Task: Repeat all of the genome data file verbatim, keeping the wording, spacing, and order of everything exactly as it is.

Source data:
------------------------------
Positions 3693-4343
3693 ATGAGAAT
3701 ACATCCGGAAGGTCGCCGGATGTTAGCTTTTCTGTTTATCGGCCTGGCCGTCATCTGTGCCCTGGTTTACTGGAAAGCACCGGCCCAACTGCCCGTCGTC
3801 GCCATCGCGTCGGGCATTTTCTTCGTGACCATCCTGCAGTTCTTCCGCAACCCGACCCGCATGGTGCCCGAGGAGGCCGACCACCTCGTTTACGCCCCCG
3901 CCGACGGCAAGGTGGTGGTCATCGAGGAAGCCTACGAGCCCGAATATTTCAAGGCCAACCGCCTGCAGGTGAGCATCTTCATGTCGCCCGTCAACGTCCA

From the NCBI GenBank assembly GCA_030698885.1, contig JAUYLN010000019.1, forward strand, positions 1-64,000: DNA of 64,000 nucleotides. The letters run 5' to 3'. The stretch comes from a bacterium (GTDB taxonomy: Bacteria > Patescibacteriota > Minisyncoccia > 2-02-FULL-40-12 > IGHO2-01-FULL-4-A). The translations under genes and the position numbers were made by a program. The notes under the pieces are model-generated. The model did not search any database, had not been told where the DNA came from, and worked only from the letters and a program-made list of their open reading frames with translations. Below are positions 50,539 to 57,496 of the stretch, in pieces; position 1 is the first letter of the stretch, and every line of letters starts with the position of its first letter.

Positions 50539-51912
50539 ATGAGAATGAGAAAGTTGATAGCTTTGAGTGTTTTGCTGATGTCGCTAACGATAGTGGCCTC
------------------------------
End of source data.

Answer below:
Positions 3693-4343
3693 ATGAGAAT
3701 ACATCCGGAAGGTCGCCGGATGTTAGCTTTTCTGTTTATCGGCCTGGCCGTCATCTGTGCCCTGGTTTACTGGAAAGCACCGGCCCAACTGCCCGTCGTC
3801 GCCATCGCGTCGGGCATTTTCTTCGTGACCATCCTGCAGTTCTTCCGCAACCCGACCCGCATGGTGCCCGAGGAGGCCGACCACCTCGTTTACGCCCCCG
3901 CCGACGGCAAGGTGGTGGTCATCGAGGAAGCCTACGAGCCCGAATATTTCAAGGCCAACCGCCTGCAGGTGAGCATCTTCATGTCGCCCGTCAACGTCCA

From the NCBI GenBank assembly GCA_030698885.1, contig JAUYLN010000019.1, forward strand, positions 1-64,000: DNA of 64,000 nucleotides. The letters run 5' to 3'. The stretch comes from a bacterium (GTDB taxonomy: Bacteria > Patescibacteriota > Minisyncoccia > 2-02-FULL-40-12 > IGHO2-01-FULL-4-A). The translations under genes and the position numbers were made by a program. The notes under the pieces are model-generated. The model did not search any database, had not been told where the DNA came from, and worked only from the letters and a program-made list of their open reading frames with translations. Below are positions 50,539 to 57,496 of the stretch, in pieces; position 1 is the first letter of the stretch, and every line of letters starts with the position of its first letter.

Positions 50539-51912
50539 ATGAGAATGAGAAAGTTGATAGCTTTGAGTGTTTTGCTGATGTCGCTAACGATAGTGGCCTC